Essentially what the dollar stores are betting on in a large way is that we are going to have a permanent underclass in America. It’s based on the concept that the jobs went away, and the jobs are never coming back, and that things aren’t going to get better in any of these places.

That, unfortunately, is what dollarization means in the United States today.


*“Amazon did not just buy Whole Foods grocery stores. It bought 431 upper-income, prime-location distribution nodes for everything it does,” tweeted Dennis Berman, the Wall Street Journal’s financial editor.



Special mention

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APTOPIX Ecuador Elections

Ecuador’s president Rafael Correa [ht: ke] has been elected to a third term in power.

What policies has your government pursued in order to reduce inequality?

Latin America holds the grim title of most unequal region in the world, and the Andean countries are the most unequal part of that region. This is why it was crazy to apply the neoliberal system, supposedly based on competition and the liberation of the market, in countries like Ecuador in recent decades. What competition were they talking about? It was a massacre. Now we are reducing inequality, and poverty with it, through a combination of four things. Firstly, making the rich pay more taxes. We have instituted a much more progressive taxation system, and people now actually pay their taxes—collection has doubled. These resources, together with oil revenues and the money saved by reducing the debt burden, can be devoted to education, health and so on. This is the second point: giving equality of opportunities. People no longer have to pay for healthcare or education, which were quite expensive for the poor—school enrolment cost $25 per child, but is now completely free; some children are given books and uniforms too.

Thirdly, governing the market and improving the labour system. The market is a reality that we cannot avoid; but believing the market should allocate everything is a different matter. The market needs to be governed by collective action. We are putting an end to forms of exploitation such as subcontracting. We are improving real wages—we have been able to close the gap between family incomes and a basic basket of consumption goods. Around 60–65 per cent of families could afford the basic basket at the start of our mandate, now we’ve reached 93 per cent, the highest in the country’s history. We’ve disproved orthodox economic theory, the idea that to generate employment one needs to lower real wages: here the real wage has risen substantially, and we have one of the lowest unemployment rates in the region—just under 5 per cent. We’ve also paid attention to the quality of employment, making sure businesses comply with labour laws. While raising wages for labour, we’ve reduced the remuneration for capital. In this country, if one proposed raising the minimum wage by a few dollars one was called a demagogue, a populist, but no one was surprised by interest rates of 24–45 per cent. We drastically lowered interest rates, to 8–9 per cent, for the corporate sector.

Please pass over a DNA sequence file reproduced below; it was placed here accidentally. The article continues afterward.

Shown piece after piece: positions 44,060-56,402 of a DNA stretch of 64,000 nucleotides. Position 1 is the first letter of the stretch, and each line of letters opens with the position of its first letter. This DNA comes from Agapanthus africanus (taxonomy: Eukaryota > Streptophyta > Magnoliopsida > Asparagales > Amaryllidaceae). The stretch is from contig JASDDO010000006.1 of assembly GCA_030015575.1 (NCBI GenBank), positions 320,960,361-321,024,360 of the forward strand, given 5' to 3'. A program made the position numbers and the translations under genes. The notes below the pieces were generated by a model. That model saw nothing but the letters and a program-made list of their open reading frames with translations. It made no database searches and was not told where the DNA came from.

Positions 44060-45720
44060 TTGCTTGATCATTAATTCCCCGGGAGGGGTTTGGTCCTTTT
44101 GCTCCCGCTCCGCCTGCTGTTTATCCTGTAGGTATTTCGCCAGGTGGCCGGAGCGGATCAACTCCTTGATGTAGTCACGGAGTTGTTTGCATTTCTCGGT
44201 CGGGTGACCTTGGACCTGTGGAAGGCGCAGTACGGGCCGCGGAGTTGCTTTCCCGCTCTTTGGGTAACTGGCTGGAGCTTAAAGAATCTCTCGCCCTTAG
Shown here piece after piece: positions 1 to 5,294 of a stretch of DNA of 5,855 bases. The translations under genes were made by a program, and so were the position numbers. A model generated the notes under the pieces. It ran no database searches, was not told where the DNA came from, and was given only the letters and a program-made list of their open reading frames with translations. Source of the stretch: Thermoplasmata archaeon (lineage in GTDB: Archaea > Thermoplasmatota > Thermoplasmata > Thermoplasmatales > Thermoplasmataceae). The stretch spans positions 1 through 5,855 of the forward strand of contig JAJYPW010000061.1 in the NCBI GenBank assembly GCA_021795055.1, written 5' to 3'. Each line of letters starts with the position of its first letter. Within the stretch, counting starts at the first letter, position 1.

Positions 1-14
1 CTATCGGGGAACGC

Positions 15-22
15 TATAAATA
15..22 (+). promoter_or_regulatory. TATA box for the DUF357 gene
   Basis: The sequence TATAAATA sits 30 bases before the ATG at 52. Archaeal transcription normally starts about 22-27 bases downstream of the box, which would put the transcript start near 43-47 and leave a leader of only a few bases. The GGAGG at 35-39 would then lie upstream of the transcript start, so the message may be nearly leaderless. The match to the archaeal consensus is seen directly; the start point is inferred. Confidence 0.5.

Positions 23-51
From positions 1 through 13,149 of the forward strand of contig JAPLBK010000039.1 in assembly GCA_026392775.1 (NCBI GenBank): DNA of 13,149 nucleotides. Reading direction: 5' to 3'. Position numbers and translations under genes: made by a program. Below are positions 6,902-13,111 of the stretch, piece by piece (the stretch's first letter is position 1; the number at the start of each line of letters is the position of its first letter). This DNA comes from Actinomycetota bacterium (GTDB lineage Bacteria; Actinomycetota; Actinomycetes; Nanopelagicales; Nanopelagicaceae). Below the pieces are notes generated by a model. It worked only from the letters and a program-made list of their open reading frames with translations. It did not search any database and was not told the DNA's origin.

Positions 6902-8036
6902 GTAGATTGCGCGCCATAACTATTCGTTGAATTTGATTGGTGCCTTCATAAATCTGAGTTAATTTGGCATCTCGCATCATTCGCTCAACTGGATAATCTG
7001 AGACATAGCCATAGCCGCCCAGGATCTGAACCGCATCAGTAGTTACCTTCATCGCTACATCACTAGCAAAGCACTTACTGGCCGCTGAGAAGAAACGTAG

Fourthly, distributing adequately our social patrimony. We used to give away our oil: before the Palacio government, transnational companies would take the equivalent of 85 out of every 100 barrels and leave us with 15; now we have renegotiated the contracts, the proportions have been reversed. Another example: after the economic crisis of 1999–2000, many enterprises which were used as collateral for loans should have ended up in state hands; it was we who finally seized them. In the case of the Isaías Group, owned by the family of the same name, in 2008 we recovered around 200 enterprises. Other governments would probably have privatized them again, so they would end up in the same hands as usual. We’ve used the public banking system to provide finance so that the workers themselves can buy all or part of these enterprises.